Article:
My indoor walls are concrete. I've painted one room with a water-based paint. Now 12 hours later it's cracking and peeling. I think it's because two thick layers were added without proper drying in-between.

For info, prior to painting only one layer of original paint was on the wall and a primer was applied first and properly dried, so the wall was pretty much clean before the real paint job started.

What do I do now? Do I have to scrape the entire wall prior to paining again, or is there some easier solution? I'm assuming painting it over again will only make it worse.

  • Any time paint is pealing adding a second coat will just make it worse. Cracking many times can be painted over.
    – Ed Beal
    Mar 6, 2016 at 10:50
  • Some parts have "alligator" cracking, but not down to the substrate. I think those are due to a second layer being applied before the first one was completely dry. So is it worth it trying to just prime and paint over that part? Mar 6, 2016 at 13:24
  • Where is the paint separating? Between which layers? Apr 8, 2017 at 1:02
  • I couldn't tell. I ended up stripping/scraping almost the entire room and starting over. Apr 9, 2017 at 9:07
  • I don't think water-based paint is a good choice to start with, it absorbs water and moisture and will deteriorate rather quickly. Clean up the residual paint, wait for the surface to dry out, then try acrylic/latex paint or oil-based paint.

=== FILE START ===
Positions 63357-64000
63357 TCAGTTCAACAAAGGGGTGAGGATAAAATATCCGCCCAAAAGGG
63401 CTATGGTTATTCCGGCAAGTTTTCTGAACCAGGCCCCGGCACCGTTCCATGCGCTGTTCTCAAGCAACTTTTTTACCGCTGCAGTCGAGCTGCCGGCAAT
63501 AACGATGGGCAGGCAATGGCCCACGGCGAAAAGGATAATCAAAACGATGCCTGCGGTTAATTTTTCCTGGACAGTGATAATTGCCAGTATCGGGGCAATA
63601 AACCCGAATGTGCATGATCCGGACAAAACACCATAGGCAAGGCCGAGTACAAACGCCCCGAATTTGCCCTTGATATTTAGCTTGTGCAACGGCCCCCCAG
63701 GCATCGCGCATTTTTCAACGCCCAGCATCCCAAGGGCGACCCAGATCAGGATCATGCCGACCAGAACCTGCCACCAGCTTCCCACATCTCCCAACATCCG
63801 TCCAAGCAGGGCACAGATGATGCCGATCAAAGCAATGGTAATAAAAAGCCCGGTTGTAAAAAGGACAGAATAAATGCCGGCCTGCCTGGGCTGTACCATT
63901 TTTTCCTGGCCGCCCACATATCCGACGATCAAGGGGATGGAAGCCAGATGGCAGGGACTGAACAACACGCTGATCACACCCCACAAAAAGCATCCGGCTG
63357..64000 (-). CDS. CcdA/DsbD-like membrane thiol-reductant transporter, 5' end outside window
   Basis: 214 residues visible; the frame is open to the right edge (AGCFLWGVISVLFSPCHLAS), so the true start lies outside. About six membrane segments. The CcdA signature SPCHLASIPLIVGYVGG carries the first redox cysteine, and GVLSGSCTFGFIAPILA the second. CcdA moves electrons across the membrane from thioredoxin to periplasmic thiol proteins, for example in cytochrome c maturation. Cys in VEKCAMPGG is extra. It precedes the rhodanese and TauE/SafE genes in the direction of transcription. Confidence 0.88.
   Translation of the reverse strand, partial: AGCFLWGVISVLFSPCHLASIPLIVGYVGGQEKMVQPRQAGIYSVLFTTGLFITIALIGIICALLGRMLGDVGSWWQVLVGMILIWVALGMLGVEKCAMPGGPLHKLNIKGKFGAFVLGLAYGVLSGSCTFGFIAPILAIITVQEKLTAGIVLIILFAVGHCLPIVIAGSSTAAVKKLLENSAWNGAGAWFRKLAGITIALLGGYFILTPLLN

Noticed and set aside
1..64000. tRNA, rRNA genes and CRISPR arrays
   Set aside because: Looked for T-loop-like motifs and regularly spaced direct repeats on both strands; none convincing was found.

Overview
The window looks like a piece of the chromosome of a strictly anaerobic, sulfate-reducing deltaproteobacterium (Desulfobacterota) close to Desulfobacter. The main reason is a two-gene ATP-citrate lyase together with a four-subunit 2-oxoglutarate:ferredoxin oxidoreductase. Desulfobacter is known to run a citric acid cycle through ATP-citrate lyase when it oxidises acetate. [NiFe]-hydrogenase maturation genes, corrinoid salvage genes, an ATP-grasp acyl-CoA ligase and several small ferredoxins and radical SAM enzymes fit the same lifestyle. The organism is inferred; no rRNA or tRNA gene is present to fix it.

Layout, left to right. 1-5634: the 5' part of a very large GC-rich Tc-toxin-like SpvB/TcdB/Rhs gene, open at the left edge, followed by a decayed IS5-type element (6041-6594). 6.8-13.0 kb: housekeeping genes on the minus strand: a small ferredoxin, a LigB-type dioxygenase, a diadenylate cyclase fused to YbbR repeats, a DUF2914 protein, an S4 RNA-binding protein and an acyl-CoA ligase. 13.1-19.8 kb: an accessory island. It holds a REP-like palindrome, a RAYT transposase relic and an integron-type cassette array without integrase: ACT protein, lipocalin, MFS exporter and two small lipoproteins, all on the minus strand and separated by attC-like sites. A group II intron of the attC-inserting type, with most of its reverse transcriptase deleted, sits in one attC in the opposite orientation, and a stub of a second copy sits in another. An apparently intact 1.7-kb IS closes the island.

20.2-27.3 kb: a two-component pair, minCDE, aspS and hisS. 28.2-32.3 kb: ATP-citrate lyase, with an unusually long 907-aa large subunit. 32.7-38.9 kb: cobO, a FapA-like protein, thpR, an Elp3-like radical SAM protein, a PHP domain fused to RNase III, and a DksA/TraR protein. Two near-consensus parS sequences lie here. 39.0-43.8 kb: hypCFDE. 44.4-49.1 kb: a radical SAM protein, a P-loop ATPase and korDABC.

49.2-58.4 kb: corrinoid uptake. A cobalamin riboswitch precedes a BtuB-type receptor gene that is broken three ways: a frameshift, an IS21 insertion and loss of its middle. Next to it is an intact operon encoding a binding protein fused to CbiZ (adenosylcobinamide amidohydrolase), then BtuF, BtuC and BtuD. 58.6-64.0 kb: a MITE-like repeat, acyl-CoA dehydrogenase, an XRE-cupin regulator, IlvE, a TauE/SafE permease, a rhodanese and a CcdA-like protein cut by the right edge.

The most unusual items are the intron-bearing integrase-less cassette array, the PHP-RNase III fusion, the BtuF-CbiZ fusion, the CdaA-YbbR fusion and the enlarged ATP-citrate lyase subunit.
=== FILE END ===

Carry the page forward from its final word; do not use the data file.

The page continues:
– r13
    Sep 17, 2021 at 20:38

2 Answers 2


If it's actually cracked up off the surface ( of the primer ).

Wait untill it completely dries, take a stiff broom and remove the cracked paint. After this, take a orbital sander to any areas that are still raised.

If you can apply a thin coat of primer over those damaged areas and over the non damaged areas at the same time, then WAIT for all that to completely dry.

Then paint over that..carefully and let that dry.


Not waiting between coats would be the cause, 6 to 8-hours is the usual wait for normal evenly rolled-on coats. But, with top-quality paints like Behr or Valspar I wait a day, because of rare lift-off issues. They take a month after that to cure & solidify. Another cause would be Cold, but you didn't indicate any such situation & if would need to be below 50-degrees.

You can strip it or you can skim-coat it with drywall Joint Compound to then start over with the primer & everything. Don't run your roller dry, just try to even everything out. Paint in floor to ceiling single strips & don't do a "Z", "N", "V" or "W" application pattern. Do 3 strips & then go back over those to smooth & even them out. Typically, only 1-coat is needed unless you're jumping to the other side of the color spectrum.

  • Why the recommendation to avoid those diagonals?
    – donjuedo
    Mar 8, 2017 at 23:42
  • Those diagonals are very uneven in paint thickness or uniformity and, depending on the paint, can be very difficult to keep a wet edge. They "can" turn out okay, but many of the paint/primer combos today just don't go nearly as far and have a lot of trouble filling in whatever letter you've drawn...from what I've seen.
    – Iggy
    Mar 9, 2017 at 5:20

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